Howard's rezoning shortcuts

July 30, 2006

Developers were mighty pleased that Maryland's Court of Appeals refused last week to get involved in their squabble with a citizens group over the quickie rezoning of 38 parcels of land.

But the developers' successful bid to keep the issue off the November ballot only fans the flames of anti-development fervor in the county and feeds the suspicion that rezoning profiteers have far too much influence over county officials.

County Council members who crafted the so-called Comp Lite process, through which properties were permitted more lucrative uses outside of the traditional 10-year comprehensive remapping, should acknowledge their mistake and vow it will not become a precedent.

With Howard facing some of the greatest growth pressure in the state, its leaders should be tightening the rules to assure that roads and other facilities are adequate and that a significant portion of open space is protected. The piecemeal approach of Comp Lite, which offered scant public notice, serves only the developers' profit margins.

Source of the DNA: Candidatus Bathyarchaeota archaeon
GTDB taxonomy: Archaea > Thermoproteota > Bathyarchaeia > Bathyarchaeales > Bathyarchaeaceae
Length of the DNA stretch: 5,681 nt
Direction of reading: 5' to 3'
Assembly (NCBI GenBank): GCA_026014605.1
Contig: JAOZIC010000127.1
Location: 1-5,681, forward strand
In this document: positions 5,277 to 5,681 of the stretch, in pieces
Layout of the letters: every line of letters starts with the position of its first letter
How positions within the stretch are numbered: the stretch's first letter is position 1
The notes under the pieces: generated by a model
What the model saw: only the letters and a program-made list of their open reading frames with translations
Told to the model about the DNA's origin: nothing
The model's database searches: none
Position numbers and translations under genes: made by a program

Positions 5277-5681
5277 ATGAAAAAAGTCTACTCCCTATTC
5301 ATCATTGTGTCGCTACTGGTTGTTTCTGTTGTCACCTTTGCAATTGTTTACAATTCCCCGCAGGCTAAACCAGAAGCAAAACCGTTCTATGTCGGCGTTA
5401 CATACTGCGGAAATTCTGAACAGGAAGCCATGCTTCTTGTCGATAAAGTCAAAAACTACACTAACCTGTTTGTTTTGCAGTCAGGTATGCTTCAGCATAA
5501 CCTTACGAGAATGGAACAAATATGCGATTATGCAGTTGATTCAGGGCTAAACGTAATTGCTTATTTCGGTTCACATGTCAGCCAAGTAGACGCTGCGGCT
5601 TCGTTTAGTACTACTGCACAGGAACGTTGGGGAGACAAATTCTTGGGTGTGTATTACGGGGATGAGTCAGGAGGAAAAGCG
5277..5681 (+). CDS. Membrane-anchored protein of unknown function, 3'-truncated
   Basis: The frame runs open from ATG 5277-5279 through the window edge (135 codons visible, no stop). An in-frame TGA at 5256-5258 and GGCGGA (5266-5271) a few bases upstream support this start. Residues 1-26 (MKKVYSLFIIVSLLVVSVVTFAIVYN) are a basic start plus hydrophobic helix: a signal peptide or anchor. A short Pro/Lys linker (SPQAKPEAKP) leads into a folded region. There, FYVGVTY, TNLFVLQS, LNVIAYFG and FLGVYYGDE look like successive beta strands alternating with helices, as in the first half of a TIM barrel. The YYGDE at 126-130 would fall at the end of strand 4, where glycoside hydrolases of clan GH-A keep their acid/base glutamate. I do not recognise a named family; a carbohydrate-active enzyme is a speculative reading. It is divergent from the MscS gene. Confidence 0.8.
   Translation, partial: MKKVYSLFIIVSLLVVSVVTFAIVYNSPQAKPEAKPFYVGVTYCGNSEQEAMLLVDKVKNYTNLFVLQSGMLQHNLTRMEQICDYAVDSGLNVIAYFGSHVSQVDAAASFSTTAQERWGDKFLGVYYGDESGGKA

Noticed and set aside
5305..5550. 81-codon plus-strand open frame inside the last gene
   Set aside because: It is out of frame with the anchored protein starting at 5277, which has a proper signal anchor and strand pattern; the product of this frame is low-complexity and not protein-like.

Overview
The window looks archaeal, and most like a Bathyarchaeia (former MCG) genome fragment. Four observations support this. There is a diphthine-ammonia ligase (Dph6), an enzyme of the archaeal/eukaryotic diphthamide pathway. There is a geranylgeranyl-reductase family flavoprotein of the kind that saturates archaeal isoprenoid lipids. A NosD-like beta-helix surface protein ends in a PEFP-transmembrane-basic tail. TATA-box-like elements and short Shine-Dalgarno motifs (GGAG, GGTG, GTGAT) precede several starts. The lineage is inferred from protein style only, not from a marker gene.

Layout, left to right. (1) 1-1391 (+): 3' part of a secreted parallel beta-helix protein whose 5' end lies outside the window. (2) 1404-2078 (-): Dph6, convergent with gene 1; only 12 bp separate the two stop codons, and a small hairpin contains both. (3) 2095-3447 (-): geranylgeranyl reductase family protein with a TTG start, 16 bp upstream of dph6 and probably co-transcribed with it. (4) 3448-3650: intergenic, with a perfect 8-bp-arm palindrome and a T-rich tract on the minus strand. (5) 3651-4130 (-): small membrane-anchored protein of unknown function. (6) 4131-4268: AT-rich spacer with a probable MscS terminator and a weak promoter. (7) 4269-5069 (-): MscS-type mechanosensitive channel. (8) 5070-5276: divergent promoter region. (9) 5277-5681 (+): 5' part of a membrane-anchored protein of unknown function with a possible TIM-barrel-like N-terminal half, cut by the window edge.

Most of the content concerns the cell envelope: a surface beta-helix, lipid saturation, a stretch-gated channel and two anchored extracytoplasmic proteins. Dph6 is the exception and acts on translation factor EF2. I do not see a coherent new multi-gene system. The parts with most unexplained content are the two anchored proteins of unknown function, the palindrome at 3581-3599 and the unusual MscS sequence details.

The Court of Appeals fell short on its job, too. An attempt to put the results of the Comp Lite process to referendum failed because a Court of Special Appeals panel ruled last month that petitions used to gather signatures for the referendum didn't adequately explain the legislation at issue. The three-judge panel of the lower court failed to offer much guidance about how the explanation should have been crafted, however, and the high court's refusal to consider the matter did nothing to clarify the point for future petition drives.

Although Comp Lite won't be formally on the ballot, it may be the key issue in the county executive and County Council races. Candidates should make clear just whom they intend to serve: voters or developers.

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